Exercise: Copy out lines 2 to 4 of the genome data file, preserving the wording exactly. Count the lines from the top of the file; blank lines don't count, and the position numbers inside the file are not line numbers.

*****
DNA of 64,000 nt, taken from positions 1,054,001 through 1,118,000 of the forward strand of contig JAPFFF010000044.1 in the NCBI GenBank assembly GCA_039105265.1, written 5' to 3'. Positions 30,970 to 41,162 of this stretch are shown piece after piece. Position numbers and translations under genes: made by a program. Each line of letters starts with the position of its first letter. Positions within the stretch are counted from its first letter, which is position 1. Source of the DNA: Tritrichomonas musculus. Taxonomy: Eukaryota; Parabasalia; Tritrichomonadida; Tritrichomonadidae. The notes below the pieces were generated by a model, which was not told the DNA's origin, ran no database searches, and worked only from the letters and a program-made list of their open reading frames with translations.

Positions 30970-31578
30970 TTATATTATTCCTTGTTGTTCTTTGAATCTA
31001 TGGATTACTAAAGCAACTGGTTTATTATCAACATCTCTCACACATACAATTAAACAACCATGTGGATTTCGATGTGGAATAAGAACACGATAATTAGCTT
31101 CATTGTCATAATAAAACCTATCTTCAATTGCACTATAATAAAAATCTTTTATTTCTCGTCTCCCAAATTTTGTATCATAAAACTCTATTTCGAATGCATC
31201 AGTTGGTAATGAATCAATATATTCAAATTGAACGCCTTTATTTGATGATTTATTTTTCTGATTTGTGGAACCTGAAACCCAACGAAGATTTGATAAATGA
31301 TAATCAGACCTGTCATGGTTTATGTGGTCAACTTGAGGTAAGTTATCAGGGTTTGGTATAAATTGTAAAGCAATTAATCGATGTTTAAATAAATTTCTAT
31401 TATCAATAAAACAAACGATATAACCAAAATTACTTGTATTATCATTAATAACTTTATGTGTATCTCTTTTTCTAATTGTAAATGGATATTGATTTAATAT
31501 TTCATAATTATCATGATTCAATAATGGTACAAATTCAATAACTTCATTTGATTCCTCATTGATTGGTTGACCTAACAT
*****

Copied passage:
Positions 30970-31578
30970 TTATATTATTCCTTGTTGTTCTTTGAATCTA
31001 TGGATTACTAAAGCAACTGGTTTATTATCAACATCTCTCACACATACAATTAAACAACCATGTGGATTTCGATGTGGAATAAGAACACGATAATTAGCTT